How to make the right decision?
Firstly, before you start searching for the right property, you need to ask yourself a few questions. Knowing the answers will help you make up your mind and make a sound decision. So, ask yourself the following questions:
So, what are your financial goals? Do you want to get out of debt, gain independence, or accumulate wealth? To answer this question, you need to first assess your current finances. Then visualize where you want to be in the next five, ten, or twenty years. Knowing this will help you focus your investing in the right direction.
Choose the right market
Next, you need to decide on the right market. For example, you might want to have a high rent-to-value ratio. In that case, you should choose a cash-flow market that will provide you with valuable income. Or, if generating the cash flow isn't your priority, you might want to choose a market with a potential for long-term appreciation. Lastly, hybrid markets offer a mix of both options. Of course, what you decide on depends on your long-term goals.
Self-management or using property management?
To determine your real estate strategy, you need to answer this question. Maintaining the property and dealing with tenants can be pretty overwhelming at times. From the potential renovation of the property to tenants losing their keys for the n-th time, self-managing demands a lot of effort and work.
However, some landowners prefer to be in charge and gladly take on these responsibilities. If that is the case with you, there is no dilemma. In local vs. long-distance, local investment property is a clear winner.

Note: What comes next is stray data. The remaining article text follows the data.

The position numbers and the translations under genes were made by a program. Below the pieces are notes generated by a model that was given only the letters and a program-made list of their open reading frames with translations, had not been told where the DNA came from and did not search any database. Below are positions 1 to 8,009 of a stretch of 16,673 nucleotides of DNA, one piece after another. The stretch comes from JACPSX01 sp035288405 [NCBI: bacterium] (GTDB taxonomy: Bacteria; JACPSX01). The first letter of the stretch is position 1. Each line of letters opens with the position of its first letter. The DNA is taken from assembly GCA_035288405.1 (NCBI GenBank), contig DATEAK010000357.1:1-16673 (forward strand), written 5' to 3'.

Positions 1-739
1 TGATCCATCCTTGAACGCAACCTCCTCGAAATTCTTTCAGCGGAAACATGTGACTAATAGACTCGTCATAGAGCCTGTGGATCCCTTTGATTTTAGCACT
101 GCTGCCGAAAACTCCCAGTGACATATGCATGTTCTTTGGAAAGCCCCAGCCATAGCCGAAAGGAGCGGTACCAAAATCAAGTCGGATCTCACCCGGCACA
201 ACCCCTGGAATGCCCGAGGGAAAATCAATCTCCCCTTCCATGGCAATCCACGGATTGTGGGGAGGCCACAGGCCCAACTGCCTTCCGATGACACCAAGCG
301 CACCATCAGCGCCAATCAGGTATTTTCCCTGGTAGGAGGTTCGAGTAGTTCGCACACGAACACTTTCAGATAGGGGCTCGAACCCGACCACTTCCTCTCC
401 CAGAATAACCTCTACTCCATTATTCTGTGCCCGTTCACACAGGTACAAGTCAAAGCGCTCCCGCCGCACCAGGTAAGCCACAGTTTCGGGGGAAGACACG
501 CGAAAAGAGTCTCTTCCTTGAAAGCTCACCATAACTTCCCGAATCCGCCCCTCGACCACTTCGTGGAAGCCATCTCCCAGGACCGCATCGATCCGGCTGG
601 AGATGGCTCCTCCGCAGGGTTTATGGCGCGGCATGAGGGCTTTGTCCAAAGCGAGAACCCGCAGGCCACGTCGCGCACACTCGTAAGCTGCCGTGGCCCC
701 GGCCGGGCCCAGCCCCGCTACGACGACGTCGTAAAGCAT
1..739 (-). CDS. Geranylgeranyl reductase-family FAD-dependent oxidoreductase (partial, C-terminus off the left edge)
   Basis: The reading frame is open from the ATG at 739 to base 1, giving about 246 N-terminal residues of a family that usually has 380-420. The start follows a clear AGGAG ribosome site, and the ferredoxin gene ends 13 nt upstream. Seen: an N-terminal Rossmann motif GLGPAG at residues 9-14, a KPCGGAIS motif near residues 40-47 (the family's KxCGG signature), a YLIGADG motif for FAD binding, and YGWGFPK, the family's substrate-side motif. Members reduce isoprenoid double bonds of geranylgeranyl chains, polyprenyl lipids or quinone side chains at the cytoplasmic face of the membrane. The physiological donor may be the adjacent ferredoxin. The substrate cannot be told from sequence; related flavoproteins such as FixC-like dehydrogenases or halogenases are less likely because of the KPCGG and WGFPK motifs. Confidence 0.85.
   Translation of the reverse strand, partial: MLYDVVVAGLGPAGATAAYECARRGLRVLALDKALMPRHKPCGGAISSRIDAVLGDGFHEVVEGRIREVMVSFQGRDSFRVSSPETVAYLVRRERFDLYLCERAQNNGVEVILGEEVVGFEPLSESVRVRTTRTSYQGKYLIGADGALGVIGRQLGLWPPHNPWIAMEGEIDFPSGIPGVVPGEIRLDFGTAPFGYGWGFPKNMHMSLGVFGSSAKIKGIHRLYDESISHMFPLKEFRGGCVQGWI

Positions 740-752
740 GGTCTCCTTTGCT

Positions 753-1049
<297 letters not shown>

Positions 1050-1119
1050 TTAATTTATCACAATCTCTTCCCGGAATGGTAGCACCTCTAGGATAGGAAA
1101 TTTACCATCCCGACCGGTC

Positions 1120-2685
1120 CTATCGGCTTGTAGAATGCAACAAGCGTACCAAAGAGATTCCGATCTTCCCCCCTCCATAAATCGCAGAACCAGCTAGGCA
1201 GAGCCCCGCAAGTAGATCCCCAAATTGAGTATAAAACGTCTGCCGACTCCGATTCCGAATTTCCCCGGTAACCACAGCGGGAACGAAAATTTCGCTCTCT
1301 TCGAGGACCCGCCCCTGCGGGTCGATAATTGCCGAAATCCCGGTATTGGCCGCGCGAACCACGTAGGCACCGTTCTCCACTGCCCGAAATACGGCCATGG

On the other hand, if you'd rather hire a third party to manage your property, both options may work for you. In that case, the key is to find an experienced property management company you can rely on. Whether you choose a local or long-distance property, you'll be able to save both time and effort while they manage your rental business for you.
Local investment property
Now, let's have a closer look at what you can expect from buying a local investment property.
Familiarity with the market
The first and most obvious advantage is that you're more likely to be familiar with the market when you're investing locally. Every local market is unique, and knowing little flows and trends can help you invest in the right property. You'll know all the local attractions and amenities that are likely to attract tenants. However, doing proper research is still a must.
You'll have more control
This is crucial for many landlords in the local vs. long-distance dilemma. While it's not impossible to manage your property long-distance by yourself, it's certainly more demanding. On the other hand, you can choose a more hands-on approach as a local landlord. For example, you can meet with your tenants when necessary, show your property in person, and perform an inspection of the property.
You can hire local contractors when necessary
When you delve into investing in real estate, you're bound to need contractors at some point. Whether you want to remodel that fixer-upper or need some repairs, finding the right contractors locally is much more manageable. Firstly, you can choose them yourself and ensure they're suitable for the task. Secondly, they're less likely to try and take advantage of your absence.
Long-distance investment property
However, long-distance investments also come with their own set of advantages and drawbacks. Let's have a proper look.
A wider range of investment opportunities
Depending on where you live, your local market might not be able to offer you what you want. What if you need cash flow but live in an appreciation market? On the other hand, if you don't limit yourself, you can opt for a more profitable market with a higher return on investment.